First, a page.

Knowledge is the basic element for a human brain to know and understand the things logically. When a person becomes knowledgeable about something, he is able to do that thing in a better way. In AI, the agents which copy such an element of human beings are known as knowledge-based agents.
What is Logic?
Logic is the key behind any knowledge. It allows a person to filter the necessary information from the bulk and draw a conclusion. In artificial intelligence, the representation of knowledge is done via logics.
There are three main components of logic, which are as follows:
- Syntax: It is the sequence of a specific language which should be followed in order to form a sentence. Syntax is the representation of a language. Every language has its own syntax.
- For example, ax2+bx+c is a well-formed syntax of a quadratic equation.
- Semantics: The sentence or the syntax which a logic follows should be meaningful. Semantics defines the sense of the sentence which relates to the real world.
For example, Indian people celebrate Diwali every year. This sentence represents the true fact about the country and its people who are Indians. Therefore, the sentence is syntactically as well as semantically correct.
- Logical Inference: Inference means to infer or draw some conclusions about some fact or a problem. Logical inference is thinking all the possible reasons which could lead to a proper result. Inference algorithms are used to perform logical inference.
Types of Knowledge
There are mainly five types of knowledge.
- Meta Knowledge: It is the information/knowledge about knowledge.
- Heuristic Knowledge: It is the knowledge regarding a specific topic.
- Procedural Knowledge: It gives information about achieving something.
- Declarative Knowledge: It is the information which describes a particular object and its attributes.
- Structural Knowledge: It describes the knowledge between the objects.
So far we have studied about intelligent agents which acquire knowledge about the world to make better decisions in the real world. Knowledge-based agent uses some task-specific knowledge to solve a problem efficiently.
A knowledge-based system comprises of two distinguishable features which are:
- A Knowledge base
- An Inference Engine
Knowledge base: A Knowledge base represents the actual facts which exist in the real world. It is the central component of a knowledge-based agent. It is a set of sentences which describes the information related to the world.
Note: Here, a sentence is not an English language sentence, but it is represented in a language known as Knowledge representation language.
Inference Engine: It is the engine of a knowledge-based system which allows to infer new knowledge in the system.
Actions of an agent
When there is a need to add/ update some new information or sentences in the knowledge-based system, we require an inference system. Also, to know what information is already known to the agent, we require the inference system. The technical words used for describing the mechanism of the inference system are: TELL and ASK. When the agent solves a problem, it calls the agent program each time. The agent program performs three things:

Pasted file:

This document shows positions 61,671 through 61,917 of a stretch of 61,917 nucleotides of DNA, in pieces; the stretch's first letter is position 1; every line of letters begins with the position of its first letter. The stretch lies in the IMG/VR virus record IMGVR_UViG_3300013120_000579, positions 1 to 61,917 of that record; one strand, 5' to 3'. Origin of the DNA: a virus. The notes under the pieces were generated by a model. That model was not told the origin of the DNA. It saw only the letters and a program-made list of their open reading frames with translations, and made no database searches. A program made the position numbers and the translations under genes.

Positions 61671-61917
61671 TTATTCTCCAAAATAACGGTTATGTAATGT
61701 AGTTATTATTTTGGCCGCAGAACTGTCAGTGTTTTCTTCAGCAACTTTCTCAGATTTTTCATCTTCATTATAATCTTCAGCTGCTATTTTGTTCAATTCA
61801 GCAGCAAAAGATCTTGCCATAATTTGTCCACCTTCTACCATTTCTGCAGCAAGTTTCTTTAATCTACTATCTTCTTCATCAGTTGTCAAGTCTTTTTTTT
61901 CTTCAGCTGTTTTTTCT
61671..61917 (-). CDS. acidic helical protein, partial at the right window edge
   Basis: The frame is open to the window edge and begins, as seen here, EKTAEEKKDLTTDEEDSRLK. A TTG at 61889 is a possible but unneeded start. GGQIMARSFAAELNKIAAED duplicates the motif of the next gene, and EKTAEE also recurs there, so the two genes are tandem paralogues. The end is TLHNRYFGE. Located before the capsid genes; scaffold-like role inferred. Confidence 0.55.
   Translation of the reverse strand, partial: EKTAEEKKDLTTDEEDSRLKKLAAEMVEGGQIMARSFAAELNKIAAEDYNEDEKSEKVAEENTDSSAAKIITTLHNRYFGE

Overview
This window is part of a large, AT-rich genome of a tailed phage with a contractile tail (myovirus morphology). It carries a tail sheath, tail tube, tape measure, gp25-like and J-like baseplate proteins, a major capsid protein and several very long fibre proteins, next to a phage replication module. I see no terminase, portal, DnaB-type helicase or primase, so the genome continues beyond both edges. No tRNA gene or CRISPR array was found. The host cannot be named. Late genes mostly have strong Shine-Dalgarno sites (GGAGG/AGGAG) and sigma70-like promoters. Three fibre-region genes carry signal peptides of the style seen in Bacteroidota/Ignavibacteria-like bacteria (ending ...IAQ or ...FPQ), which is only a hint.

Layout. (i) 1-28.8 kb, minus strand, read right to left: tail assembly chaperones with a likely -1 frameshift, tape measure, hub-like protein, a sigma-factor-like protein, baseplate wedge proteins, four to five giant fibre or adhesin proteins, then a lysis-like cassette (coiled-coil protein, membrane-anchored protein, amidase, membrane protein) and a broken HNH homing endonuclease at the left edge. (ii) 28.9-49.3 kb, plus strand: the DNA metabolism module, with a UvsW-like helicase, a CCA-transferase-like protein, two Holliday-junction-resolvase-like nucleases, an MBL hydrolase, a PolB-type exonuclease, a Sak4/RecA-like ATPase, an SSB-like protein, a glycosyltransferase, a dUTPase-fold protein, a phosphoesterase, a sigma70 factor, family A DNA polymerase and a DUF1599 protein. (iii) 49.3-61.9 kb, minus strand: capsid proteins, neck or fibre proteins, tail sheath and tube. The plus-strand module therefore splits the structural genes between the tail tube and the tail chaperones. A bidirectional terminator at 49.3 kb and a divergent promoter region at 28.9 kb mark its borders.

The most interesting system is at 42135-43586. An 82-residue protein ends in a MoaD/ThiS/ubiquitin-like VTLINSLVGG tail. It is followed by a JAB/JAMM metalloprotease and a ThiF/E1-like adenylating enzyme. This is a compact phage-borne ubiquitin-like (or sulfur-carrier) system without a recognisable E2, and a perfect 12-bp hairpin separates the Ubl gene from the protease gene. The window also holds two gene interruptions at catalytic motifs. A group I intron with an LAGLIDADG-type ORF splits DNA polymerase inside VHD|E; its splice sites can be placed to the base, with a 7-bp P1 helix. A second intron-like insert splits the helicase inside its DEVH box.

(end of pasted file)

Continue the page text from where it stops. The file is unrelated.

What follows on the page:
- It TELLS the knowledge base what it has perceived from the environment.
- It ASKS the knowledge base about the actions it should take?
- It TELLS the action which is chosen, and finally, the agent executes that action.
The details of the knowledge representation language are abstracted under these three functions. These functions create an interface between the two main components of an intelligent agent, i.e., sensors and actuators.
The functions are discussed below:
This function returns a sentence which tells the percieved information by the agent at a given time.
This function returns a sentence which tells what action the agent must take at the current time.
This function returns a sentence which tells an action is selected as well as executed.
Let’s understand the working of these functions under the Inference engine with the help of the below function:
functionKB-AGENT(percept ) returnsan action
persistent: KB, a knowledge base
t, a counter, initially 0, indicating time
TELL(KB,MAKE-PERCEPT-SENTENCE(percept , t ))
action ?ASK(KB,MAKE-ACTION-QUERY(t ))
TELL(KB,MAKE-ACTION-SENTENCE(action, t ))
t ?t + 1
Levels of a Knowledge-based agent
- Knowledge Level: In
this level, the behavior of an agent is decided by specifying the following :
- The agent’s current knowledge it has percieved.
- The goal of an agent.
- Implementation Level: This level is the physical representation of the knowledge level. Here, it is understood that “how the knowledge-based agent actually implements its stored knowledge.”
For example, Consider an automated air conditioner. The inbuilt knowledge stored in its system is that “ It would adjust its temperature according to the weather.” This represents the knowledge level of the agent. The actual working and its adjustment define the implementation level of the knowledge-based agent.
Approaches used to build a Knowledge-based agent
There are following two approaches used to design the behavior of a knowledge-based system:
- Declarative Approach: Feeding the necessary information in an empty knowledge-based system. Such type of approach is used to design a knowledge-based system. The agent designer TELLS sentences to the empty system one by one until the system becomes knowledgeable enough to deal with the environment.
- Procedural Approach: In this approach, knowledge is stored into an empty system in the form of program code. It is a contrasting approach to the declarative approach. It designs the behavior of the system via coding.
Note: In the 1970’s and 1980’s, a team debate led to the combination of the above two mentioned approaches to build a successful knowledge-based agent.